Tag Archives: Advertisements

Misteaks Were Made

NYU, not you too! I took a noncredit course there recently, but the quality of the content and discussion sadly did not match this letter sent from New York University’s administration. Take a look:

If I “continuously check” my schedule, I’m on the ALBERT website 24/7. Is that what you demand of me, NYU? I’m interested in learning, but I have to protect my eyeballs. Now if you’d asked me to check my schedule “continually,” I could log on from time to time to see what’s new.

If I didn’t find proper usage at a university, why was I expecting correct spelling in a sign? Usually I resign myself to four or five errors per walk, and I normally don’t bother posting misspelled words. But this one’s an exception:

 

 

 

 

 

 

 

Seen in a paint store so high-end that its rear touches the sky, the sign attempts to match vocabulary level to price. Notice “formulation” instead of “formula,” “master craftsman” (just one guy does it all), and “curated collection.” I’ve already written about the trend toward “curation” instead of, say, “selection” in a post entitled “Curation Nation” at http://www.grammarianinthecity.com/?p=1576, so I won’t bother snarking about that part of the sign. But if you’re paying top dollar for small batches in formulations by a master craftsman in a curated collection, shouldn’t somebody spell “intricately” right? Indeed, as I tried to type “intracately” just now, autocorrect kicked in. It’s actually hard to make a mistake with that word, but I guess if you’re on the “master” level, you can manage.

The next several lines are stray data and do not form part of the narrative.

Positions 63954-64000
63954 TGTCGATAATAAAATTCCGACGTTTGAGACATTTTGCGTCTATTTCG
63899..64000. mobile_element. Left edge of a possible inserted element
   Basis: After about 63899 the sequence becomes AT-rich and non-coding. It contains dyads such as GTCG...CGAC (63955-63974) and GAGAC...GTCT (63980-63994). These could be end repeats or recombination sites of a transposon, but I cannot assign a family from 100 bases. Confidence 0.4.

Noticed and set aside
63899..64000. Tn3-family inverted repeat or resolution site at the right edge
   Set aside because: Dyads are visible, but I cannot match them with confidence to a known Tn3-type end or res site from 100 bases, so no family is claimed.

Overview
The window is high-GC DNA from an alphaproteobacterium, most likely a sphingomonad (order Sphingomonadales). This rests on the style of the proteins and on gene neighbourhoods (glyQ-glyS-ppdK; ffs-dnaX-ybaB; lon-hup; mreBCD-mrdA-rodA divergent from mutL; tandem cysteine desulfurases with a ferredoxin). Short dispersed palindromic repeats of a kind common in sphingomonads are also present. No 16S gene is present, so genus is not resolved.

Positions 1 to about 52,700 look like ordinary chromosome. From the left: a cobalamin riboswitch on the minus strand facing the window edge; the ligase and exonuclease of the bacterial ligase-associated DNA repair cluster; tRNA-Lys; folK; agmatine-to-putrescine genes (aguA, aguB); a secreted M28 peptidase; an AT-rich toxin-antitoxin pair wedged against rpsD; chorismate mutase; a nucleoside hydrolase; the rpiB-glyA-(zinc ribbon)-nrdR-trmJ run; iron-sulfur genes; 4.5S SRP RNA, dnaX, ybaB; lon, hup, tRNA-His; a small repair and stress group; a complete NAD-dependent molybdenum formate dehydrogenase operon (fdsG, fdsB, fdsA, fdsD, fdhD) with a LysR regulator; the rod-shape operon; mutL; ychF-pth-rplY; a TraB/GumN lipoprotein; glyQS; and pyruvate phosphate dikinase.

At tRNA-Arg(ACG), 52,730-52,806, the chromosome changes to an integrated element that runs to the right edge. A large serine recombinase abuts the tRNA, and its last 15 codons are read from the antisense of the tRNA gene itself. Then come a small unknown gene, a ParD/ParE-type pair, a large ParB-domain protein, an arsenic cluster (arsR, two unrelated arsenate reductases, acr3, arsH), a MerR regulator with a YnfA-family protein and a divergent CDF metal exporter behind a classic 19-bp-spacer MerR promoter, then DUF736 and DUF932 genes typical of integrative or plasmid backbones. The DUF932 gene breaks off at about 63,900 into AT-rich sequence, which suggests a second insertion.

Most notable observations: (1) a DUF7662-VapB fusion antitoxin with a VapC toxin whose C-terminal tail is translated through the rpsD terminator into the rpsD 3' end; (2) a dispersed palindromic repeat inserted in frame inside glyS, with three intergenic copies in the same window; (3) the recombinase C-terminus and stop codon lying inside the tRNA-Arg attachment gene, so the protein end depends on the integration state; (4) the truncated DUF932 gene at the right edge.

Next one is a sentence from a mystery novel:

 

 

 

 

 

 

 

I’m assuming the author meant “preyed.” As a writer myself, I know that errors endure no matter how many times I proofread. I also know that a few make it past the editor’s scrutiny. I’m posting this as a reminder to myself to be more careful. Which brings me to this headline in the NY Times:

 

 

I wanted to mock the Times for the circle of logic represented by “Failing to Succeed.” After all, what else could you fail at? But on the fourth or fifth reading (yes, I’m a little slow sometimes), I grasped the point. You can’t win outright, so you may as well compromise. This one is clever, not wrong. So in the spirit of compromise, I’ll continuously try to fail at success, pray on all wildlife (who could use a little help from heaven), and consider repainting the living room with a curated color.

Well, maybe not the curated paint. I have to have some standards, and I’m drawing the line at “intracate.”

Do Me a Favor

English can’t do without “do,” a small but important verb. All by itself, “do” means “perform, act, or achieve” or “to be suitable or acceptable.” With another verb, “do” creates questions (“Do you like my new sofa?”), emphasis (“I do like it!”) or negation (“I do not hate the color.”) And then there’s “do” in the world of signs, where it shows up in odd or unnecessary places: